Japan's Quake Cuts Into Supplies of Raw Materials Used in Chips
After more than than a week of gathering anecdotal reports about shortages here and there, the research firm IHS iSuppli has concluded that 25 percent of the world’s supply of silicon wafers used to make chips has been been suspended by the effects of the earthquake and tsunami in Japan.
Manufacturing has stopped at Shin-Etsu Chemical Co. Ltd.’s Shirakawa facility, and MEMC Electronic Materials has stopped manufacturing at its plant in Utsunomiya. Together, the two facilities account for a quarter of the global supply of silicon wafers, the basis of building chips.
The Shin-Etsu Chemical plant by itself supplies about 20 percent of the world’s silicon supply, and it specializes in making 300-millimeter wafers, which are the dinner-plate-size discs of silicon used in the more advanced chip factories, commonly referred to as fabs. Shin-Etsu, iSuppli says, supplies several memory chip manufacturers, particularly those that make flash memory, used in everything from iPhones to memory cards, and also DRAM, the main memory used in PCs and servers. ISuppli says the global market is going to be hit hard, which in turn means you can expect prices on both flash and DRAM to soar. Shin-Etsu has said it would set up production at other plants, but it’s hard to know how long that will take.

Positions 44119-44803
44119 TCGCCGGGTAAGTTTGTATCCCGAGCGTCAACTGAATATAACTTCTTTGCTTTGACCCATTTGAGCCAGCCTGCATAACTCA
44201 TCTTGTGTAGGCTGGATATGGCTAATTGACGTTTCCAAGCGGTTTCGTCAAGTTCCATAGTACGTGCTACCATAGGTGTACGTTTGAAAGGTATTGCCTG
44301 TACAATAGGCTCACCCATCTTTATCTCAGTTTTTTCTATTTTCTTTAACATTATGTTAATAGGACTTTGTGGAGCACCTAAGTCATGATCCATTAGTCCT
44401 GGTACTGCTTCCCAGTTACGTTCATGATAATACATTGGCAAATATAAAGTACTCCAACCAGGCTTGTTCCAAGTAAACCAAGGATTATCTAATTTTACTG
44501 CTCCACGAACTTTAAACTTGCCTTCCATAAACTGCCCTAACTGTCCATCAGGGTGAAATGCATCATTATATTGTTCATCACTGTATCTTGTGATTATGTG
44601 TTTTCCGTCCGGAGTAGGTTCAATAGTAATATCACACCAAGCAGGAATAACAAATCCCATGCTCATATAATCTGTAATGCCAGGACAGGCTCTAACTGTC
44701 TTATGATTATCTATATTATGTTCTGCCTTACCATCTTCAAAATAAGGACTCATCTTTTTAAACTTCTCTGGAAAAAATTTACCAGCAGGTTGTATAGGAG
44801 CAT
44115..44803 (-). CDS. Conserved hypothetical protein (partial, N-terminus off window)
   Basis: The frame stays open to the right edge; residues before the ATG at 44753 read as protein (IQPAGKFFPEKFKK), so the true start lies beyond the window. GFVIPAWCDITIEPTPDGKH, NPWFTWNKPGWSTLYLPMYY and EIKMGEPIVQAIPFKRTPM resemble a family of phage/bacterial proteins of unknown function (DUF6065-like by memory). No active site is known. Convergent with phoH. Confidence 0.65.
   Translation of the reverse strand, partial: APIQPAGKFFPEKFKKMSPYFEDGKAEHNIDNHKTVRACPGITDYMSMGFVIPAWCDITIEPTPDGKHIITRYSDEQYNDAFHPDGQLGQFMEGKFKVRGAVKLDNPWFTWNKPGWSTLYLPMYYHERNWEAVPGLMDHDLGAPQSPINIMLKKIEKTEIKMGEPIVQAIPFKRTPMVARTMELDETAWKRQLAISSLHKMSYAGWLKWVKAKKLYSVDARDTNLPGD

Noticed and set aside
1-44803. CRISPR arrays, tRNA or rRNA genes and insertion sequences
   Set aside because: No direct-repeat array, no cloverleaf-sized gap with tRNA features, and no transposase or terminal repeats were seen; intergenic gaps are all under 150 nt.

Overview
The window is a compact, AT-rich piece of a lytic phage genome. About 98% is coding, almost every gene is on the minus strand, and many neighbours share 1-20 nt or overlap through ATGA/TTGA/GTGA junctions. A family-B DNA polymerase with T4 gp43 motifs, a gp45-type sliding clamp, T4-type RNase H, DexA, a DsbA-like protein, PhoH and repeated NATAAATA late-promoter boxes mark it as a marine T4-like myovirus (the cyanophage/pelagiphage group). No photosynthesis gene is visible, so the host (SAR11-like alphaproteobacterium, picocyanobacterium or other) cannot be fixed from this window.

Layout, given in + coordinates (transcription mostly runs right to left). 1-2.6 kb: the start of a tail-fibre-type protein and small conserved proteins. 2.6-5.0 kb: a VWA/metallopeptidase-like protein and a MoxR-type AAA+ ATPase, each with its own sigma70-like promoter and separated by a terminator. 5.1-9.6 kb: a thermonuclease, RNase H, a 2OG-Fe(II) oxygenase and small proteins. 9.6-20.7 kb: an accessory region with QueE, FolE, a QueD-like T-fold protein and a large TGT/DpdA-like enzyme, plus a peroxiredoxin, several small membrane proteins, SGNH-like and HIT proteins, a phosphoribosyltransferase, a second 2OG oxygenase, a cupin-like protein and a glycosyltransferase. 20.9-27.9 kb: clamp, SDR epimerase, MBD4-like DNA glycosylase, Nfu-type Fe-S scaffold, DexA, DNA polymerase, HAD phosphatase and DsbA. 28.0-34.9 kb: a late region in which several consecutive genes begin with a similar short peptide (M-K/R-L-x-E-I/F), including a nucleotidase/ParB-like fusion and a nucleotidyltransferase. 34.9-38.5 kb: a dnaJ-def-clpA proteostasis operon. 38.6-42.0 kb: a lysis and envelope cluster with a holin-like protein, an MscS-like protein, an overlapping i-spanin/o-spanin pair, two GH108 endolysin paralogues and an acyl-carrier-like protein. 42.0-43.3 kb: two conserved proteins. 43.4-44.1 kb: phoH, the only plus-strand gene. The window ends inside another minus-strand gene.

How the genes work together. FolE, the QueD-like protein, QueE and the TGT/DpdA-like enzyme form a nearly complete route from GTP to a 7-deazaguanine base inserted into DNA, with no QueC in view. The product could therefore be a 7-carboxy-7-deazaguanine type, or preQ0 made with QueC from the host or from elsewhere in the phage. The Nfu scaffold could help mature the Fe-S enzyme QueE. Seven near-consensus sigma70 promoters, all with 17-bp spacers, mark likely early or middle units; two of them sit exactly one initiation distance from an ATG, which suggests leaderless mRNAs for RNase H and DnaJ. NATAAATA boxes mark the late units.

MEMC’s Utsunomiya facility accounts for five percent of worldwide wafer supply. MEMC said it expects that shipments from this facility will be delayed during the near term.
In a related note, iSuppli has quantified the impact of the shutdown of operations at Mitsubishi Gas and of Hitachi Kasei Polymer. The two companies produce about 70 percent of the world’s supply of the raw materials used to make printed circuit boards. The key material in question is called copper-clad laminate or CCL. The two companies say they’ll be able to ramp production back up within two weeks. The good news is that electronics manufacturers have enough circuit boards in inventory that they can probably keep their operations running without interruption.
ISuppli goes on to check in on a few chip companies in the affected region: Elpida Memory says its fab in Yamagata has been damaged, and the lack of electricity is hurting production. It’s running at about half its normal capacity.
The quake also damaged about 40 percent of the production capacity of Renesas Electronics. Production has stopped at its Tsugaru fabs where it makes analog and discrete chips, at its Naka fab where it makes system-on-chip and microcontrollers, and at its Takasaki and Kofu fabs, which also making analog and discrete parts.
Half of Fujitsu’s production capacity has been damaged. While its fabs and wafer equipment are intact, the lack of power, gas and wafers have slowed things down considerably, and it expects to recover in about three to four weeks.
One company that is holding up well: AKM Semiconductor, notable for the compass chips it produces for Apple that are used in the iPhone and iPad 2. Its main production fab in Nobeoka is well out of the quake zone and hasn’t suffered any loss of power.